"It's probably because people are born with differing ranges of longevity," said geriatrician Jeanne Y. Wei, director of the Division on Aging at Harvard Medical School. Unlike a carton of milk, which is stamped with a fixed expiration date, nature hands each person a fuzzy upper and lower limit for life expectancy.

A million stories

Aging is probably the sum total of many biological processes. Among them are:

Oxidative damage. Normal cellular activities produce oxygen free radicals, highly reactive molecules that wreak havoc on cells and interfere with all their routine, life-sustaining activities. Oxidation has been implicated in atherosclerosis, cancer, neurologic diseases, diminished immune function, and a host of other changes associated with growing old.

Mounting mutations. Cancer research has been revolutionized by the discovery that a series of mutations in certain cells can lead to specific tumors, such as those of the breast or colon. At the same time, it is clear that the incidence of cancer increases with advancing age. One theory combines these observations to suggest that an individual who accumulates adverse mutations more slowly than his peers will probably outlive them.

Faulty DNA repair. In vibrant young cells, many genetic mistakes are quickly repaired. But in old cells "the garbage collectors come less often than they used to, and when they come they only pick up half of the trash," said Dr. Wei. This enables abnormal proteins within cells to do more harm than they would in a younger organism.

Accumulation of senescent cells, just as tenured professors sometimes resist retirement, depriving new ones of the opportunity to reinvigorate the classroom, old cells may hang around longer than they should. There is some evidence that senescent cells -- ones that can't divide anymore -- accumulate in aged creatures.

Dodging common bullets

Although most of the search for what the National Institute on Aging dubs "longevity assurance genes" is going on in animals, at least a few good candidates have turned up in humans. One rare gene causes people to produce extraordinary amounts of beneficial high-density lipoprotein (HDL), which guards against the development of atherosclerosis. Another, called Apo A-1 Milano, clears cholesterol from the bloodstream so fast that even those with elevated levels of harmful low-density lipoprotein (LDL) don't develop clogged arteries.

Variations in a third have been linked to both Alzheimer's and cardiovascular disease. The gene for apolipoprotein E, a cholesterol-carrying protein, comes in three forms: ApoE2, ApoE3, and ApoE4. People who inherit two copies of ApoE4 are at increased risk for developing atherosclerosis and late-onset Alzheimer's disease (the most common type). Their lives will probably be shortened; on the other hand, people with two copies of ApoE2 are likely to live quite a bit longer.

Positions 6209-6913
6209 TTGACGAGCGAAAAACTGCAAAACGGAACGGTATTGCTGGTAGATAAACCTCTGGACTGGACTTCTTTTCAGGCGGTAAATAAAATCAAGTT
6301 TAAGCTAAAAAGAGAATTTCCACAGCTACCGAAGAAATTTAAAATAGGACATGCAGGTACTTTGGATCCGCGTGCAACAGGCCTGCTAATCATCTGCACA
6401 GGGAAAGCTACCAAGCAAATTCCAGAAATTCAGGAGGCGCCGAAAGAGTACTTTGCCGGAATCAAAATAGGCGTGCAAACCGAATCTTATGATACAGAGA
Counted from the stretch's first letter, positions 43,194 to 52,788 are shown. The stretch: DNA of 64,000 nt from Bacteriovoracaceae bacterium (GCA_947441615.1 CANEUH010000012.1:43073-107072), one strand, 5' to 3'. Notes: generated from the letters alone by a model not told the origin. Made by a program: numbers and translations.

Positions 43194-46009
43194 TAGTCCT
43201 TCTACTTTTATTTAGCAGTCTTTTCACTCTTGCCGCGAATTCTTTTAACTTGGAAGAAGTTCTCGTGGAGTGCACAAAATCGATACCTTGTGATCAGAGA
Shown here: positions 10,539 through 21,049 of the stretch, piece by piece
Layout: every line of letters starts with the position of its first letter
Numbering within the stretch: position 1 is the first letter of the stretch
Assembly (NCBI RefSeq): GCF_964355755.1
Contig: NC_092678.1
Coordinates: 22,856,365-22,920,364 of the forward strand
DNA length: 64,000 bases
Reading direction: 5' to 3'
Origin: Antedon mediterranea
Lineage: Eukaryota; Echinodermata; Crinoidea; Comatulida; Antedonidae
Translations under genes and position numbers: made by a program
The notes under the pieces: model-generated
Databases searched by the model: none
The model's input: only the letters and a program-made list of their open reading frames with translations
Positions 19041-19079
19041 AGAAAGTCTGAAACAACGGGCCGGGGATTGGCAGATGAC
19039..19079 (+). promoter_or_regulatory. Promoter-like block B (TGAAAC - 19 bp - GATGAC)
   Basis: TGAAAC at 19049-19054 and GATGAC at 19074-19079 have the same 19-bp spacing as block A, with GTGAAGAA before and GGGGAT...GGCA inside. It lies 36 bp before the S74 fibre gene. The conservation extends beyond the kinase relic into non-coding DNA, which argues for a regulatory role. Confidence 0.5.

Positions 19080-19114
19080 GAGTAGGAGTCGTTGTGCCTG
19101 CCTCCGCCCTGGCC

Although most scientists have given up on finding a "Methuselah gene" that exists for the sole purpose of extending life, they've had better luck at the other end of the spectrum. Last year an international team located a gene that accounts for a rare and dramatic form of premature aging.

People with Werner's syndrome seem perfectly normal at first, but in early adulthood a biological fast-forward switch is tripped. They develop wrinkles, gray hair, and cataracts and soon are struck down by heart disease, cancer, osteoporosis, and other classic scourges of old age. Most die before they are 50.

The most exciting part of this discovery is that the Werner's gene appears to direct production of a helicase, a special enzyme that is involved in repairing damaged DNA. As noted earlier, the accumulation of genetic mutations, coupled with the body's dwindling capacity to correct them, may shorten life.

Although only a handful of longevity-related mutations have been found in humans, the search has been more successful in animals such as Caenorhabditis elegans (a nematode, or tiny worm), Drosaphila (fruit flies), and rodents.

Once scientists locate a gene that is associated with longevity in a worm or fly, they can look for its equivalent in the DNA of very old people. A promising human gene might next be inserted into an experimental animal to see whether it prolongs life.

In 1994, biologists at Southern Methodist University in Dallas created some genetically engineered fruit flies that lived one-third longer than normal. The flies were given extra copies of genes that code for superoxide dismutase (SOD) and catalase, two natural antioxidants. In addition to living longer, the altered flies were more physically fit than the others and showed less oxidative damage to proteins.

Meanwhile, when nematodes face overcrowding or starvation, they transform themselves into dauer larvae. In this state they don't move around or eat, and when external conditions improve they emerge not a day older biologically. In 1993, researchers demonstrated that daf genes, which control dauer formation, can also be used to double the lifespan of worms. Subsequent experiments have produced creatures that live five times longer than normal.

So-called dock genes are the latest entrants in the life extension sweepstakes -- at least for C. elegans. In 1996, researchers from Canada's McGill University demonstrated that worms with mutations in four genes survived nearly five times as long as ordinary worms.